The company concerned provided border management services to the government but, following Brexit, it lost it's backers and was wound up on 31 January 2018.
The sole director co-operated with the Official Receiver and on 2 November 2020, a notice under section 205(1)(b) Insolvency Act 1986 was filed confirming that the winding up was complete. Ordinarily this would mean that the company would be dissolved after three months, but on the same day, the Secretary of State also deferred the dissolution to 13 May 2025 under section 205(3).
This was purely an administrative step taken in line with internal guidance which recommended a deferral of 5–6 years in any case in which more time was required to consider possible disqualification or civil recovery proceedings. The same individual signed both notices. The director was not involved nor aware of this at the time.
He subsequently received confirmation in March 2021 that all investigations were complete, and no disqualification proceedings were proposed and he sought to have the dissolution brought forward. The Official Receiver confirmed that dissolution could not be brought forward without the assistance of the court (which it would not oppose).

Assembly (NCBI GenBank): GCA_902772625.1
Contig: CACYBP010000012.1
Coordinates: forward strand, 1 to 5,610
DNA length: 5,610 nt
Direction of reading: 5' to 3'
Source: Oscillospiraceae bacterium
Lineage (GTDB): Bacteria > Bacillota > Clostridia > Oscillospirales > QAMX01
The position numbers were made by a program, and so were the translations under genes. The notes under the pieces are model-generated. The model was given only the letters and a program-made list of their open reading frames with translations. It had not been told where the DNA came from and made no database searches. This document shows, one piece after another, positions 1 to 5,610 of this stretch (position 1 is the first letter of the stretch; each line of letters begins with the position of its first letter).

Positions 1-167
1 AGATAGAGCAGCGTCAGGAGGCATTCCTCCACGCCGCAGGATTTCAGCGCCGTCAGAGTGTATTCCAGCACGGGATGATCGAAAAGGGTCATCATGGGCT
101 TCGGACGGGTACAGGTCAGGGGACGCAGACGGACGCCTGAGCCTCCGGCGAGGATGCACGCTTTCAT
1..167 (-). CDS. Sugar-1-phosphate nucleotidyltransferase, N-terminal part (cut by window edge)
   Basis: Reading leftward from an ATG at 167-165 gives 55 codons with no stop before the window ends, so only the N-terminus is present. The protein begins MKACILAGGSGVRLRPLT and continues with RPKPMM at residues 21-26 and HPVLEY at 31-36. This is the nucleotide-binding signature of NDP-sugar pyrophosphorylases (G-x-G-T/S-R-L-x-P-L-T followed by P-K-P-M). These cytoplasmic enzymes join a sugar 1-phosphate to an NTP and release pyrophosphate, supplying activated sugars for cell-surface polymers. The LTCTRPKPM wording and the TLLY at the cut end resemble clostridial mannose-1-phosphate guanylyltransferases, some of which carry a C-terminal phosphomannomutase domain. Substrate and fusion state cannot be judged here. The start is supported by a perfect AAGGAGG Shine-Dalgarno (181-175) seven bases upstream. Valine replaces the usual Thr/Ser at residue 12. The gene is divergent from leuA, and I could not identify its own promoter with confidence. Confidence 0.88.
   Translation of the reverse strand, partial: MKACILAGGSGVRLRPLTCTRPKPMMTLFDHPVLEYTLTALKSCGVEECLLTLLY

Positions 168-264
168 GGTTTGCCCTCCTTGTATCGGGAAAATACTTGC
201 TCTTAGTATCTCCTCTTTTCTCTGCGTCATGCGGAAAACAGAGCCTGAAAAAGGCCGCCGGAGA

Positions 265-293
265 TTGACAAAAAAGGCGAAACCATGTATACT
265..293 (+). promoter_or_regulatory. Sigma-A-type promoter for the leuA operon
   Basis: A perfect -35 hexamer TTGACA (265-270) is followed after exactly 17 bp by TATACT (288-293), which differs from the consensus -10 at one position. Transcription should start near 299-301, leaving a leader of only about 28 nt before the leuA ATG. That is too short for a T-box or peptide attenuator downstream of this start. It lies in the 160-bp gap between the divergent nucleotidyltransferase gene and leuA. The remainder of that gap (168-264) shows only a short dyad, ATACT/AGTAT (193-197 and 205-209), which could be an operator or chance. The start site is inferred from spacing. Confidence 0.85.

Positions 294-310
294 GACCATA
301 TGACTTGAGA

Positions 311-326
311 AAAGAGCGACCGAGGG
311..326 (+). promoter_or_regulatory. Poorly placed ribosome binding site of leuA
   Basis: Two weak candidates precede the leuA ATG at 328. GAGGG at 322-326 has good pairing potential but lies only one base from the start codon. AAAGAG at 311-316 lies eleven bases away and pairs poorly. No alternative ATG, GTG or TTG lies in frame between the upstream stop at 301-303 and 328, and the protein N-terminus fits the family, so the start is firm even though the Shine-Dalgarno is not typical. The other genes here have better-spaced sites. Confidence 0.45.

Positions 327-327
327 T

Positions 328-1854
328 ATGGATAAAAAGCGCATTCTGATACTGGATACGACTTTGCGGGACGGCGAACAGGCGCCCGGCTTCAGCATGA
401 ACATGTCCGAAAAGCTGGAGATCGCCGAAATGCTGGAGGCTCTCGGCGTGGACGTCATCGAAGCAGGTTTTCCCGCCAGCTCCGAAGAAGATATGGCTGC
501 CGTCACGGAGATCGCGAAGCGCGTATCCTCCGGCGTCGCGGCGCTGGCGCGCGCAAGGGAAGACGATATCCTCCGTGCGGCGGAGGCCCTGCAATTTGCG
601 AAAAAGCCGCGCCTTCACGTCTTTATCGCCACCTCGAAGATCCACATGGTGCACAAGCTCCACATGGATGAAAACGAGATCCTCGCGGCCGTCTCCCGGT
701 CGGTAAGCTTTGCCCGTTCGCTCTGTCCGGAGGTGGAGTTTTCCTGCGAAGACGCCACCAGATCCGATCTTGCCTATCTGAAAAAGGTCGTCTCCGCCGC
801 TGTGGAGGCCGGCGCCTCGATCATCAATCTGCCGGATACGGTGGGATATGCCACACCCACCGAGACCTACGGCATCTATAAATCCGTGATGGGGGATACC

The court observed that there was no case law on bringing forward a dissolution, but it was content to order that here given the deferral served no purpose at all. The power to do so existed under section 205(4) which allowed an appeal to the decision to defer dissolution.
In Re Border Control Solutions Ltd  EWHC 2965 (Ch)